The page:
Guardianship Process to Be Streamlined in WA
Thursday, May 16, 2019
SEATTLE – Washington state lawmakers passed bills this session to make the guardianship application process easier for parents.
Sterling Harders, president of SEIU 775, says her union represents thousands of parents who take care of children with intellectual and developmental disabilities.
She says she’s heard from members that when their children turned 18 the path to guardianship was complex and expensive, often requiring a lawyer to understand the process. It also differs from county to county.
Harders says two pieces of legislation are addressing these issues, easing some of the burden for parents.
"Life is difficult enough for these folks having to take care of special needs kids,” she states. “They don't need one more thing to worry about, and so we are really hopeful that these two bills will make life just a little easier for parent providers."
The Uniform Guardianship Act, Senate Bill 5604, will standardize the guardianship process across the state's 39 counties and create a monitoring system and model training program.
The bill currently is on Gov. Jay Inslee's desk.
The other measure, House Bill 1329, creates alternatives to full legal guardianship. The bill was signed in April and goes into effect at the end of July.
Shannon Beigert, the mother of two children with very different needs, is the legal guardian for her daughter, who has an intellectual disability. Her son has autism, which manifests in challenging and oppositional behavior to her and her husband and has led to third-party guardianship of him.
Beigert says one-size-fits-all laws around guardianship don't work well for people as different as her two children.
"In today's world, you're either an incapacitated person or you're a person that is not incapacitated with full legal rights, and creating an opportunity for there to be some different options within that continuum, I think, is very important," she states.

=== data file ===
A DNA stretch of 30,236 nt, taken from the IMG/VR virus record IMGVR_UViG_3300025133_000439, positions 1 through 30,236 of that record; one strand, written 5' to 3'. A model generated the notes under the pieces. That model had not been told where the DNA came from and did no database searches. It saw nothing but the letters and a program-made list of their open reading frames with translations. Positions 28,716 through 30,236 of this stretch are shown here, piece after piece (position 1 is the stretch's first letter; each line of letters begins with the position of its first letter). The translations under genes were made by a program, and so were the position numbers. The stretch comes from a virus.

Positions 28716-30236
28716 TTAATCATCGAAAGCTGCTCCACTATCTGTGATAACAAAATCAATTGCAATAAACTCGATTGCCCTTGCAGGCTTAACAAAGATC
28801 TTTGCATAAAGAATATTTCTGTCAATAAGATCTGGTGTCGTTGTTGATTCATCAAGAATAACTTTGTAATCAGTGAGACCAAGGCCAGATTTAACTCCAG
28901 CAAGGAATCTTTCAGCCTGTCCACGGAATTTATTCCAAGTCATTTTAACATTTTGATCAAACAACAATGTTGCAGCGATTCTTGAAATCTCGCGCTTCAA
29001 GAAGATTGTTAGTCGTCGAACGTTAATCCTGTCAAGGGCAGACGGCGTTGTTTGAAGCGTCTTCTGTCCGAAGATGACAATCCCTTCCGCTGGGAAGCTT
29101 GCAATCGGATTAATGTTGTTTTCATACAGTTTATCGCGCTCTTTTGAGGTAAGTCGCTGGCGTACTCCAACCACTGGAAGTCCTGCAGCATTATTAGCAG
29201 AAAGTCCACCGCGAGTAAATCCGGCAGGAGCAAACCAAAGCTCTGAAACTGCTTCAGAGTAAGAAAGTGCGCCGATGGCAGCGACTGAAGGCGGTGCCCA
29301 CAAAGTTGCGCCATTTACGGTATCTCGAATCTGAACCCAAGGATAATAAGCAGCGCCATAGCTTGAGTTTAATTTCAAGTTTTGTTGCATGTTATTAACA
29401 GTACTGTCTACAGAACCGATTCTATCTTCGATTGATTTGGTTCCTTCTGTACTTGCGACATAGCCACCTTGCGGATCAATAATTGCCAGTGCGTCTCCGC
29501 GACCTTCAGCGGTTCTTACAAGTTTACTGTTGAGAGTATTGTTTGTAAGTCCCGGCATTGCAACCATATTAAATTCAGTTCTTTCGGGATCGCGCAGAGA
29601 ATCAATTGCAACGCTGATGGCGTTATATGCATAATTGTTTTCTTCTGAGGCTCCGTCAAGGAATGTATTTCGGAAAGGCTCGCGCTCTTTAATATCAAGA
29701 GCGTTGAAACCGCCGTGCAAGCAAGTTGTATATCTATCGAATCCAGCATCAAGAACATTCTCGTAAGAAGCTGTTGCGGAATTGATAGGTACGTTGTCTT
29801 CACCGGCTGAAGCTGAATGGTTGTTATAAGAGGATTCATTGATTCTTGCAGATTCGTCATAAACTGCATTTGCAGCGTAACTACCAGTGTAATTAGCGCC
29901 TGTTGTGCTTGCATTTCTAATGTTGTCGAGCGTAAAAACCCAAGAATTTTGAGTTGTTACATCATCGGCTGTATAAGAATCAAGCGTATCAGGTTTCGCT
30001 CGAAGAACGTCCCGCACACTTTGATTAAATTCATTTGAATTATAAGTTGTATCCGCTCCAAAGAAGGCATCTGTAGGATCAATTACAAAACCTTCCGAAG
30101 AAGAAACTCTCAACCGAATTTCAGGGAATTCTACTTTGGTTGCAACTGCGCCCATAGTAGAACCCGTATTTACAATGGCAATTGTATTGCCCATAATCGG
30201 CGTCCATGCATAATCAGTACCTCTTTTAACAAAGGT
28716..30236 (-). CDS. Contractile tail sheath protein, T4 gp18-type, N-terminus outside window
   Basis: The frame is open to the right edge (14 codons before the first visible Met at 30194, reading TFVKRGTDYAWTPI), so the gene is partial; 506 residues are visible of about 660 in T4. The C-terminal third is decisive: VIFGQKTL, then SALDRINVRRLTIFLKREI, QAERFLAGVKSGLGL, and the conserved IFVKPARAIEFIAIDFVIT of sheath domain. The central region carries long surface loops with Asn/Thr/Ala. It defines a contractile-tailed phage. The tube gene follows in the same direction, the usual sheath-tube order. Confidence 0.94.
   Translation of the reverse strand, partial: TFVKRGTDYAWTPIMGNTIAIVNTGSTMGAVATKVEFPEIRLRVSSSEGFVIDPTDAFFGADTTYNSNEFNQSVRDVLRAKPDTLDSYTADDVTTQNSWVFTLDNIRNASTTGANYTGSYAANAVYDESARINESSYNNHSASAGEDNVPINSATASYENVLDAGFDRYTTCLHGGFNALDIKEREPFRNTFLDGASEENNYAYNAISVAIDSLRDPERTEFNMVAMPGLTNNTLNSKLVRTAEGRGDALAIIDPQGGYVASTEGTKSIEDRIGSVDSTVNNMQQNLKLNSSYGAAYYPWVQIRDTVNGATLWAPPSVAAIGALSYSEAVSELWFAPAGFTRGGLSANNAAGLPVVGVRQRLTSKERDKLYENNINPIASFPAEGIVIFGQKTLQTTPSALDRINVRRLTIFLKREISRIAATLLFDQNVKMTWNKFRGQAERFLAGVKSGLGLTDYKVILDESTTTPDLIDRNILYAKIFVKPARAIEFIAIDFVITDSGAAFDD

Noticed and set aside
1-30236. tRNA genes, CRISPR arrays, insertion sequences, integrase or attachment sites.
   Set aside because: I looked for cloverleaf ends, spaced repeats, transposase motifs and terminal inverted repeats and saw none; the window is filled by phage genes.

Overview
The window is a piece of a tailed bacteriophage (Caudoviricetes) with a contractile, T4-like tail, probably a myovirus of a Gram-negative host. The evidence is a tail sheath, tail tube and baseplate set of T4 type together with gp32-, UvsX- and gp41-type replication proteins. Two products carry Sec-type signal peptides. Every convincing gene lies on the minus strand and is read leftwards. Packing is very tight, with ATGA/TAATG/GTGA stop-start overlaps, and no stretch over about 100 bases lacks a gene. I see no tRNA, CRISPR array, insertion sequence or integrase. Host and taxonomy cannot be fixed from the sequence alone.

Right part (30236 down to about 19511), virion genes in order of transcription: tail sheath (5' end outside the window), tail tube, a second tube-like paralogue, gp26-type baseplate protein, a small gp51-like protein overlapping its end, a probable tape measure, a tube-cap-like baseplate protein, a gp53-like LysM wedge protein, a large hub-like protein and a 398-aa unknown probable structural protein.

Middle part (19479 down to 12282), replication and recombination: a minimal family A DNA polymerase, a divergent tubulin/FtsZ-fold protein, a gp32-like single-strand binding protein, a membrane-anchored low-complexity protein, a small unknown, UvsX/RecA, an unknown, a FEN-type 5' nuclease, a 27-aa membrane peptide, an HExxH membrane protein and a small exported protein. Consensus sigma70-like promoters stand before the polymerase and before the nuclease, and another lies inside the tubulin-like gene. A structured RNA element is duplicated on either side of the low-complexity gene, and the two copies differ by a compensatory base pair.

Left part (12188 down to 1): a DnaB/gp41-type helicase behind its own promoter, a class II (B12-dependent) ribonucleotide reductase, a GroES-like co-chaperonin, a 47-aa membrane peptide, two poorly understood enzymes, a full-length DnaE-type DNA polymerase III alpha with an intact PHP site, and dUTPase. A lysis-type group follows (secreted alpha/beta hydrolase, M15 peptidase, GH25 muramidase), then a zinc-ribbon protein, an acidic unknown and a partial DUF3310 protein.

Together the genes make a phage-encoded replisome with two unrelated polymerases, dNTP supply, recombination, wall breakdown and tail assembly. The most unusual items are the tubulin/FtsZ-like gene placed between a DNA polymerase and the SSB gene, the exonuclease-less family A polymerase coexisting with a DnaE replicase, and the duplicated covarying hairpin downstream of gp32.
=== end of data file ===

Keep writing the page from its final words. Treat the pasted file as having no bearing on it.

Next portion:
Beigert says she appreciates Washington state lawmakers' capacity to help the state's most vulnerable.
get more stories like this via email
Programs intended to reduce the chances that someone will end up back behind bars are working, according to a new analysis of California state data…
Arizona is gearing up for its presidential preference election that takes place in less than a month, and registered Democrats and Republicans were …
You might say "every day is 'bring your child to college day'" at New Hampshire's Manchester Community College. On-campus childcare programs are …
By Elizabeth Ouzts for Energy News Network.Broadcast version by Shanteya Hudson for North Carolina News Service reporting for the Solutions Journalism…
The number of Black mothers in Ohio who die during or following pregnancy continues to climb and health advocates said they hope to shine a light on t…
It's been an uphill battle for childhood nutrition advocates to advance meal access policies in the South Dakota Legislature. However, organizers say …
A cooperative effort has seeded more than 26,000 acres in eastern Nevada. It's all in an effort to increase desirable grasses, forbs and shrubs while …
Texas postal customers, especially in rural areas, are experiencing delays in mail delivery, and some letter carriers feel it could get worse…